Part II: Chef William Dissen takes readers on a sustainable sourcing trip

WILD CAUGHT: During his trip to Alaska, Chef William Dissen of the Market Place caught his first king salmon on the Naknek River. For this seafood enthusiast, filleting the fish "right out of the water" was an honor. Photo courtesy of the chef

As the owner and executive chef at upscale Asheville eatery The Market Place, chef William Dissen is a firm believer in food with integrity. The ingredient activist makes regular trips to Capitol Hill to fight for transparent labeling of genetically modified foods and always sources his downtown eatery’s inputs with a keen eye toward sustainable production.

Days ago, the chef arrived in Bristol Bay, Alaska and agreed to take Xpress‘ entire readership along for a sockeye salmon sourcing adventure by sharing updates and photographs of his trip.

Dissen’s initial check-in with Xpress detailed his arrival in “the Final Frontier,” along with his mission statement: investigating “one of the most sustainable fisheries on the planet and what it takes to get wild seafood from ocean to fork.”

This, his second Alaskan update, shows the chef swapping theory for hands-on experience:

So, we’re a couple of days into our journey to Bristol Bay, Alaska to see the wild sockeye salmon fishery. It’s amazing to see all of the activity here. It literally feels like we are at the end of the world here on the Bering Sea in Bristol Bay. It’s vast, natural, and the wild life seems to out number the humans. The King Salmon area of Bristol Bay encompasses over 40,000 square acres, and the population is only around 250 people. But during salmon season, that number increases dramatically, as the fishermen and women show up to harvest fish for the year.

I have been joined by a group of writers, fishermen and another chef from Alaska. They are Louisa Chu (National Public Radio), Barry Estabrook (Politics Of the Plate), David Holthouse (author, producer), Rob Kinneen (chef), Keith Lydon (Plated Co.), Sue Aspelund (Bristol Bay Regional Seafood Development Association’s executive director) and Elizabeth Herendeen (Bristol Bay Regional Seafood Association’s marketing director). Together, we have had the chance to take a deep look from the top to the bottom of how the fishery works.

Bristol Bay’s fishery is not only the most sustainable fishery in the U.S., it is also one of the busiest. It’s the third largest fishery in the country, but its season only lasts for six weeks while the salmon are running.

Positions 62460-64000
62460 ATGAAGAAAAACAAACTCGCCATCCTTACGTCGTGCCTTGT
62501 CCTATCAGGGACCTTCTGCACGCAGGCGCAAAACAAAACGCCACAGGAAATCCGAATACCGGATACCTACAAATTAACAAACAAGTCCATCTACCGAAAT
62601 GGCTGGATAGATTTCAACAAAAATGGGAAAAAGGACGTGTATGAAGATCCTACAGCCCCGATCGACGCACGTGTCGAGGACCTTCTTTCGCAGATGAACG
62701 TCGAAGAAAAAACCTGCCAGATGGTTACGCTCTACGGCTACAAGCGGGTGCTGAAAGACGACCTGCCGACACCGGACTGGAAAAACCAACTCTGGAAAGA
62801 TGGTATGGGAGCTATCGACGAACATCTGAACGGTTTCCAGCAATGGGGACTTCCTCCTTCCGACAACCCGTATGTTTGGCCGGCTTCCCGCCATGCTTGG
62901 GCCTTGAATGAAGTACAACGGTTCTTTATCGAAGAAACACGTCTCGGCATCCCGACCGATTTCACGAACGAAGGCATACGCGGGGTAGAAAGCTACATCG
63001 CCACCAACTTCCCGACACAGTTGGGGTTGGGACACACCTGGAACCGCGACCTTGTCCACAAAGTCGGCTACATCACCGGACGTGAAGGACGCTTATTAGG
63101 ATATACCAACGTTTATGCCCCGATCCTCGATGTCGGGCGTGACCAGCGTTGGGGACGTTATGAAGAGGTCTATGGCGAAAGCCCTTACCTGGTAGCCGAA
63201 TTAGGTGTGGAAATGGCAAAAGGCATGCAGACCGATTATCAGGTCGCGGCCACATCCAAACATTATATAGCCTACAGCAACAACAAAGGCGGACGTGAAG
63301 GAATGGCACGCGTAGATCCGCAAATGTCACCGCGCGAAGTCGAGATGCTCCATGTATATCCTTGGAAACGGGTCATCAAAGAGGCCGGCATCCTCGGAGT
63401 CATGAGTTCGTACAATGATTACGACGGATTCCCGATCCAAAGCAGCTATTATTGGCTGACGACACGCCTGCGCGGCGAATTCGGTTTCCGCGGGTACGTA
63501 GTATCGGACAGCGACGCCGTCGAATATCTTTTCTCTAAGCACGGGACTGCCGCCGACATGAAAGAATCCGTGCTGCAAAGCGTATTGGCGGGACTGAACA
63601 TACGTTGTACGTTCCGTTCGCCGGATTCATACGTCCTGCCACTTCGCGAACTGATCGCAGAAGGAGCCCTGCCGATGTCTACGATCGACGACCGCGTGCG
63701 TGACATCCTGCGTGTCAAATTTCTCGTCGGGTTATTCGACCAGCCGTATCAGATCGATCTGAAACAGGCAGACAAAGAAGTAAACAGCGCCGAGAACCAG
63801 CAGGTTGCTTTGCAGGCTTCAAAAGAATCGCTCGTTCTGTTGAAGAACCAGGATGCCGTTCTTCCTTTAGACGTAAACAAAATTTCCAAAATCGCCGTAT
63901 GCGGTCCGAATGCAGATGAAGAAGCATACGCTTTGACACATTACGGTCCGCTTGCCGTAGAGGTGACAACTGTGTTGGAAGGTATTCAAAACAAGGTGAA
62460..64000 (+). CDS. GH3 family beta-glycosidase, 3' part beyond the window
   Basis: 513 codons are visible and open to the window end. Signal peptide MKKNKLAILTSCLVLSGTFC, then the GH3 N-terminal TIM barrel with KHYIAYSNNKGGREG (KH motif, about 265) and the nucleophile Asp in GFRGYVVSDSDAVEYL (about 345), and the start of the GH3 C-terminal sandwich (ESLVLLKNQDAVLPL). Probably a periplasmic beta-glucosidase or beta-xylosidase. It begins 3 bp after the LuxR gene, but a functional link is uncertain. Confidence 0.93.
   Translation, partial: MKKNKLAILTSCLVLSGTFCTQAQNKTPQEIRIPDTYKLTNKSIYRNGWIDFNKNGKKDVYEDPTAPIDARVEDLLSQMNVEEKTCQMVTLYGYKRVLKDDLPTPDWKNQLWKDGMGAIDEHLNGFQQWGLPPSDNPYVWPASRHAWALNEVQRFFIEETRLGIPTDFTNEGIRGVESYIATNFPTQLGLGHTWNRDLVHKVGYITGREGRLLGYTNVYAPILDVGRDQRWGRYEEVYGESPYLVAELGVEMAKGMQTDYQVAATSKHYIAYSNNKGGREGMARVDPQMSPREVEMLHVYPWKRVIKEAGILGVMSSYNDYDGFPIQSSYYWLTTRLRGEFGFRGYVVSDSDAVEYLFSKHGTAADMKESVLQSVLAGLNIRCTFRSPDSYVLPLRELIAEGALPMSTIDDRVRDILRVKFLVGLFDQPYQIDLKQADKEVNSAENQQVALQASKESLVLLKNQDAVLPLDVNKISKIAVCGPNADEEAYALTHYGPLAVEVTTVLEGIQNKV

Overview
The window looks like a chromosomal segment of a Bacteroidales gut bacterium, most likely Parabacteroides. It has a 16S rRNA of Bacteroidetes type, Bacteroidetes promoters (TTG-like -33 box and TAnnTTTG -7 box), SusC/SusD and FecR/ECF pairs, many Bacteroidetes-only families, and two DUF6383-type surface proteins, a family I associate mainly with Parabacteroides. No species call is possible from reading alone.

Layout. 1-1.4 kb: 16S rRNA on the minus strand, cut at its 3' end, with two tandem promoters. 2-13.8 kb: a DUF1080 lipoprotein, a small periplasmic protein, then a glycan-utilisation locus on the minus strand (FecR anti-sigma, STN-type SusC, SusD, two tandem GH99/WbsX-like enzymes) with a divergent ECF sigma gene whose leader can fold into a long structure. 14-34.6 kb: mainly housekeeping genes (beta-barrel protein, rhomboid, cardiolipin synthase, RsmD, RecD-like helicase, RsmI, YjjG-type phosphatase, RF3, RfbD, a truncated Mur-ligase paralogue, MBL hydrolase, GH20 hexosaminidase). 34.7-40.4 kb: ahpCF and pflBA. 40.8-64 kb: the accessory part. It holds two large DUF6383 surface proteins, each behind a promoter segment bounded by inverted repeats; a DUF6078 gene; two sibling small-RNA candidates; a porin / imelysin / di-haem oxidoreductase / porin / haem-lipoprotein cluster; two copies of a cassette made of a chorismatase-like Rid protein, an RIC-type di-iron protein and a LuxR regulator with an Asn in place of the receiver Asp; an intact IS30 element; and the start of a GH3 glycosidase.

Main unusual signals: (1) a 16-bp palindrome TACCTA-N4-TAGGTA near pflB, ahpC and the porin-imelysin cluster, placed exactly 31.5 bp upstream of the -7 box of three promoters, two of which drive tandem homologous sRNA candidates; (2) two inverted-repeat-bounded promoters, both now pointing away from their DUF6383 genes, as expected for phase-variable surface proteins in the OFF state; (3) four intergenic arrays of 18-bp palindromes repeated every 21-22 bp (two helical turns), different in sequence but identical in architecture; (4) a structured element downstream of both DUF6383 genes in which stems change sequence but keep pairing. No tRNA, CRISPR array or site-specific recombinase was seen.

There are five types of wild salmon that run in Alaska: king, sockeye, silver, pink and chum, with sockeye being the most prolific of the five. These fish help to support the community for the year and help to feed the world as well as the wild animals that support the ecosystem. This year’s sockeye run is predicted to be 40-50 million fish, producing an average revenue of two billion dollars! That’s a lot of fish!

I’ve been buying sockeye salmon for years at The Market Place, and we have been lucky to source our salmon from another local Ashevillan, Heidi Dunlap — fisherwoman extraordinaire and owner of The Wild Salmon Company.

Heidi visited me about five years ago on a morning in early October. She came into the kitchen and said she had some amazing sockeye salmon that she had personally fished from Bristol Bay, Alaska. I asked her how she came about this fish, because their season only runs from late June through July. She stated that her fish was caught fresh and then flash-frozen aboard her boat. It was then processed and shipped back to Asheville.

Arrogantly, I turned my nose up and told her: “I only buy fresh fish.” She then told me about how her process works and gave me a sample to try, saying that if I liked it, I could call her, and hopefully we could do business. I brushed her off and went back to work, but I did decide to defrost the fish and give it a try. So, I cooked it up and had some of Heidi’s salmon for lunch — Wow! I couldn’t believe how amazing her sockeye was, and it had been frozen!

I immediately called her and ordered lots of fish for the restaurant. I learned that due to the high amount of omega-3 fats in sockeye, they freeze surprisingly well. And the freezing process actually helps to kill any potential parasites or bacteria commonly found in fresh fish. Since that early morning a few years back, I’ve been a believer — not just in sustainable seafood, but in the high quality and sustainability of the sockeye in Bristol Bay. It’s wild, it’s healthy and it’s some of the best-tasting fish on the planet.

This has been an amazing journey to see the ecosystem at the edge of Alaska. Thanks for following along as my journey continues. More to come!

Stay tuned for more online coverage of chef Dissen’s Alaskan adventure in the coming days.


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About Kat McReynolds
Kat studied entrepreneurship and music business at the University of Miami and earned her MBA at Appalachian State University. Follow me @katmAVL

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3 thoughts on “Part II: Chef William Dissen takes readers on a sustainable sourcing trip

  1. Laurinda Hill

    Great take on the industry! And for the record, it’s “subsistence fisherwoman” (Lorri Cockrell if I’m not mistaken!).

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